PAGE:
- BC Games
Banking on goodwill
There was a time about 13 years ago when Wendy Fuller would have loved to have known about the group she's now a part of.
Newly divorced, with kids to feed and no income, there was a one-year period when she would have swallowed her pride and used the services of the North Delta Food Bank.
But at the time, she didn't know it existed.
It started about two years earlier at the Boys and Girls Club, and in the fall of 2011, moved to North Delta Evangelical Free Church, where Fuller is a member of the congregation – and a food bank volunteer.
Some church members had wanted to volunteer at the Surrey Food Bank, but the convenience of their location (across the street from the Boys and Girls Club) and a growing clientele meant that the available church gym was too good an idea for the Surrey Food Bank to pass on.
Now, there's more space to help to those who need it.
Lisa Soumang, the Surrey Food Bank's Hamper to Your Home coordinator and client services assistant, comes to the church every second Tuesday morning.
"I take the food there. They set up the tables and unload the food from my five-tonne reefer truck."
Instead of waiting in the a line like at the Surrey Food Bank (the North Delta Food Bank's home base), clients at the church are given tickets, and when they're called, proceed to the tables to pick up their food.
"It's a well-oiled machine," says Fuller. "Everyone knows what they're doing."
During cold weather, "we let them come in and sit in our sanctuary," says coordinator Bob Wilson, who has lived in North Delta since 1970 and had never heard of the North Delta Food Bank either.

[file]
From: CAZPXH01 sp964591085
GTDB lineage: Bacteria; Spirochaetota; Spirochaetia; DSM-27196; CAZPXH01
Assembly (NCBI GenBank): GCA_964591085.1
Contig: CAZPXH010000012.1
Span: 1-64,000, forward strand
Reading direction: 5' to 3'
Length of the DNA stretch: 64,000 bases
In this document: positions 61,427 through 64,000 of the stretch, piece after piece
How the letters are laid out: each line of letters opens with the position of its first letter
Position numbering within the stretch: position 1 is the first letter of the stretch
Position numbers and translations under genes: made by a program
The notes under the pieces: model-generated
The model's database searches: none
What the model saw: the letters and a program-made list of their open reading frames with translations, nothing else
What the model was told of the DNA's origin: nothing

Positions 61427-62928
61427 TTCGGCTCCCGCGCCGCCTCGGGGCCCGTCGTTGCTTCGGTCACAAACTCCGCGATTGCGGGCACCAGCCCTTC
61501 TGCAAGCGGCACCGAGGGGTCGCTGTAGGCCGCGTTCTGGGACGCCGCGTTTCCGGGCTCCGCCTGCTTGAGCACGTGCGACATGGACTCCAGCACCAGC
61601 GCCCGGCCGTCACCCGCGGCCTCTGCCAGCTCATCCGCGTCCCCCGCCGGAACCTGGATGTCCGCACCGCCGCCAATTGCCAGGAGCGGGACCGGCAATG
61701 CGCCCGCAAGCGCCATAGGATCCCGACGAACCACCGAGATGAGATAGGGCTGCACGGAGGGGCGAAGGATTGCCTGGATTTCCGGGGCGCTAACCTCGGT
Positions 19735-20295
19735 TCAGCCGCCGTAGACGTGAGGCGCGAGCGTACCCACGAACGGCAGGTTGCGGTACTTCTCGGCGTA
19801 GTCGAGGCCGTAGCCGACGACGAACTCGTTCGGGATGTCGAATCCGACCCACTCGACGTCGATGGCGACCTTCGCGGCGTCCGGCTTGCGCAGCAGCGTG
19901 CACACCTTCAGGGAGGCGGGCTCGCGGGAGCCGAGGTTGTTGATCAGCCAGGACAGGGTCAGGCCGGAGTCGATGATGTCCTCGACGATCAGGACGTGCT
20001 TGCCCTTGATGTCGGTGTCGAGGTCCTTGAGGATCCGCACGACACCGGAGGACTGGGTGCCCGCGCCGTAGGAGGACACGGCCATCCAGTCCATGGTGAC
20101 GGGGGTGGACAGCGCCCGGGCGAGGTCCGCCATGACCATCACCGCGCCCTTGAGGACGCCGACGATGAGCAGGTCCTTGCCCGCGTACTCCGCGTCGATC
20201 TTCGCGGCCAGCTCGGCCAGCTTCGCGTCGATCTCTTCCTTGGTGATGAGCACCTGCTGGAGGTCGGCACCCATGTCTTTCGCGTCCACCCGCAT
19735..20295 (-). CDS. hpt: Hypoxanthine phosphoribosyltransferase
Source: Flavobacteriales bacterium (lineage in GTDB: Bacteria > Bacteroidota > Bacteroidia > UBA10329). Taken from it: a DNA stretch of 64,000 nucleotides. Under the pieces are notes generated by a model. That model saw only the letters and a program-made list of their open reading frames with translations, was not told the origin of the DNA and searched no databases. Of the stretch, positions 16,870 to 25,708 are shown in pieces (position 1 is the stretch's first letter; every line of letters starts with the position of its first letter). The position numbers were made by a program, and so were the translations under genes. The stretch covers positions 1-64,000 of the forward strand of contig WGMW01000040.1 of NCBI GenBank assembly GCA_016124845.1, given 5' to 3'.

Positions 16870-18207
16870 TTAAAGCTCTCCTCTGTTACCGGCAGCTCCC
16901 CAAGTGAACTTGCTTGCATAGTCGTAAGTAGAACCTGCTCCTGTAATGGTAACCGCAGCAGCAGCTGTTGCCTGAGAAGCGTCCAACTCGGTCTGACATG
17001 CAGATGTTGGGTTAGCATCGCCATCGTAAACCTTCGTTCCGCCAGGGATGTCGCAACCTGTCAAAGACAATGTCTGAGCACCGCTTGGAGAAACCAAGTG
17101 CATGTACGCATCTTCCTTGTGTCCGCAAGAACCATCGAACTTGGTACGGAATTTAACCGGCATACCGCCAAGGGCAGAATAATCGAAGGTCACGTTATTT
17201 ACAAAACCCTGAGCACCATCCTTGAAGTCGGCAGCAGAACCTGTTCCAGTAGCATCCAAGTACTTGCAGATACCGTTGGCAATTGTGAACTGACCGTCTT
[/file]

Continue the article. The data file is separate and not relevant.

There are 10 volunteers from the church and a handful of volunteers who came from the Boys and Girls Club.
"We want to help serve the community any way we can," says Wilson, a church member since 1988 and a retired Safeway employee who used to be on the other end of the donation system – loading food onto the Surrey Food Bank truck.
Organizers say there is no need for more volunteers, but the need for donations to the (Surrey) food bank is ongoing.
Fuller, now a life coach and a counsellor, sees herself in the faces of the clients.
"I have seen women come in needing the food bank, and they're crying out of embarrassment and shame that they have to come. It's really gut-wrenching for a woman who would never have seen herself in that position before."
She says her nature is to alleviate that embarrassment.
Soumang says the demographics of the clients are pretty much the same as at the Surrey Food Bank – single parents, working families, seniors and people with disabilities.
Since the move to the church in 2011, the number of clients has grown to 90 from about 60. (The Cloverdale Food Bank, the Surrey Food Bank's other off-site depot, has about 60 clients).
Soumang says she sees a change in the mood of the clients who come in.
"With the church, you come in, you talk, you get smiled at – they ave a feeling of welcome that they couldn't get at the Boys and Girls Club."
"Every person that walks in the door has a sense of worth and value," adds Fuller. "My heart gets all warm and fuzzy when I think about it."
The Surrey Food Bank distributes food every second Tuesday from 10 a.m. to 12 noon at the North Delta Evangelical Free Church, 11300 84 Ave. Registration (including proof of need) is the same as at the Surrey Food Bank. For more information, call 604-581-5433, Ext. 110 or visit www.surreyfoodbank.org